AS the news that Warriors head coach Zdravko Logarusic was barred from entering South Africa and that his assistant Lloyd Chitembwe was said to be blacklisted by the South African immigration department from entering the neighbouring country ahead of the 2021 Cosafa Cup filtered through, Zifa and this entire football loving nation were obviously left with a battered image.
So embarrassing were the developments and it was no wonder to see social media platforms go on overdrive.
However, as they would always say, facts are stubborn things; Warriors are still the Cosafa Cup history making team.
Warriors are six-time champions in the COSAFA Cup and one of the region’s powerhouses. Their last triumph came in 2018 when coach Sunday Chidzambwa led them to his fourth win in the competition, a record for a coach, as they defeated Zambia 4-2 in the decider.
It was back-to-back victories after they also beat Chipolopolo 3-1 in the 2017 final, but a weakened side could not repeat the feat in 2019 when Zambia got their revenge in the semifinals and Zimbabwe ended up in third place.
Their recent success had followed a long wait for a trophy win, eight years to be exact.
Before that, their previous triumph came in 2009 when the tournament was held in Harare and Bulawayo and beat Zambia 3-1 in the final.
The two rivals clashed again in 2013 as Zambia turned the tables with a 2-0 win as hosts, and Zimbabwe were surprisingly knocked out of the 2015 competition in the first round.
Prior to that they were victorious in 2005 in Mmabatho, again beating Zambia in the final. In 2003, they easily beat Malawi in the decider, winning both legs for a 4-1 aggregate triumph. Their success in 2000 in the final against Lesotho brought to an end a long spell of poor luck for the nearly-men of African soccer, who for more than two decades have consistently narrowly failed to qualify for both the World Cup and African Nations Cup finals.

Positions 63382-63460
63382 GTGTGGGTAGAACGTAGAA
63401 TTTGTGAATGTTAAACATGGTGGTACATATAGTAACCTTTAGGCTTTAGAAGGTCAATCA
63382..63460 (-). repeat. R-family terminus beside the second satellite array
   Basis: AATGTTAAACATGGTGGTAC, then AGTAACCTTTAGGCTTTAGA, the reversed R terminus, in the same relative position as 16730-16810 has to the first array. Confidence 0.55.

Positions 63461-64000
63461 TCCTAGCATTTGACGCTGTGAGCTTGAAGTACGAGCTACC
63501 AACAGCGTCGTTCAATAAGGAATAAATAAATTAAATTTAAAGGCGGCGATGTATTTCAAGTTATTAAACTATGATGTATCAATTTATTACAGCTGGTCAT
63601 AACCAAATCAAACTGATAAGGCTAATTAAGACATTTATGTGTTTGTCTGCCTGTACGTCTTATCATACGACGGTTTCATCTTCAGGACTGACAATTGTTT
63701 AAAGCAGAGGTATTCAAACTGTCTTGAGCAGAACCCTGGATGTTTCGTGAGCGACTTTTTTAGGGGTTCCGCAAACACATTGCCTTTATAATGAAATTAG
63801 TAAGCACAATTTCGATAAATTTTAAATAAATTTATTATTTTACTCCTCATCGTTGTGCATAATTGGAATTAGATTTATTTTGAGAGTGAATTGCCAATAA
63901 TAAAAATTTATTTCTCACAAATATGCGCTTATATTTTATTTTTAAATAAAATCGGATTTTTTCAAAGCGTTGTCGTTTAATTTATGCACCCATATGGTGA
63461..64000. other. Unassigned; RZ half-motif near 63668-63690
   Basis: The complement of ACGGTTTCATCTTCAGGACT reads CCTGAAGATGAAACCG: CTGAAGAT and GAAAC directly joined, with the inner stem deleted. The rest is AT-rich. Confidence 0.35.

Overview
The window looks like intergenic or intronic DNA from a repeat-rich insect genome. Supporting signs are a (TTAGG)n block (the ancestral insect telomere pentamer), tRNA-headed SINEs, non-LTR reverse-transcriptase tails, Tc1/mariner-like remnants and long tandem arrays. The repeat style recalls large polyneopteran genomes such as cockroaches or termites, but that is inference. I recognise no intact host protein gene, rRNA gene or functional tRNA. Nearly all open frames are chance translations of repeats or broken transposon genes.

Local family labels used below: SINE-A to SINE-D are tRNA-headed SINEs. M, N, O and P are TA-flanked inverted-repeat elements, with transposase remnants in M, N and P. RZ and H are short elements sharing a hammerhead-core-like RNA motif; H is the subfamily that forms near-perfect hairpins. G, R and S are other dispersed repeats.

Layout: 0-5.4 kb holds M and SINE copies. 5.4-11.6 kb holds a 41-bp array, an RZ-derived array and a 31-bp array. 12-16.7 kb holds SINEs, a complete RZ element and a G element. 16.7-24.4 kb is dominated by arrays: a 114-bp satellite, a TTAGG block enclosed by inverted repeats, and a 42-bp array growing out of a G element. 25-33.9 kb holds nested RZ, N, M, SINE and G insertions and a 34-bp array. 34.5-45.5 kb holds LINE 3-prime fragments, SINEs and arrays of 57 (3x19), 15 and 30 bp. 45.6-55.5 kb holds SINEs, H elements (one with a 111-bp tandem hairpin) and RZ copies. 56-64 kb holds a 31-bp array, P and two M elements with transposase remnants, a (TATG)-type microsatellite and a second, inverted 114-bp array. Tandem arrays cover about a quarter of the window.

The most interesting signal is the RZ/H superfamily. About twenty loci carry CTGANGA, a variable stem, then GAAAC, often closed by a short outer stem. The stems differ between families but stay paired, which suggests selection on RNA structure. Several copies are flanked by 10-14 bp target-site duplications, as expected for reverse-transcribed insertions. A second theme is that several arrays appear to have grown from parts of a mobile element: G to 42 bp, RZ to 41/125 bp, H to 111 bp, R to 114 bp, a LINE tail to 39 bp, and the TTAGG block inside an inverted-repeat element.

That changed with the Warriors qualifying for the Nations Cup finals in Tunisia in 2004. They also competed at the 2006 finals in Egypt. Zimbabwe previously had success in the East and Central African Senior Challenge Cup, winning when they played host in 1985. At club level, Dynamos of Harare reached the final of the African Champions League in 1998.
Warriors COSAFA CUP RECORD AT A GLANCE
1997 – First round
1998 – Runners-up
1999 – Quarterfinals
2000 – Winners
2001 – Runners-up
2002 – Quarterfinals
2003 – Winners
2004 – Semifinals
2005 – Winners
2006 – Semifinals
2007 – First round
2008 – Quarterfinals
2009 – Winners
2013 – Runners-up
2015 – First round
2016 – First round
2017 – Winners
2018 – Winners
2019 – Semifinals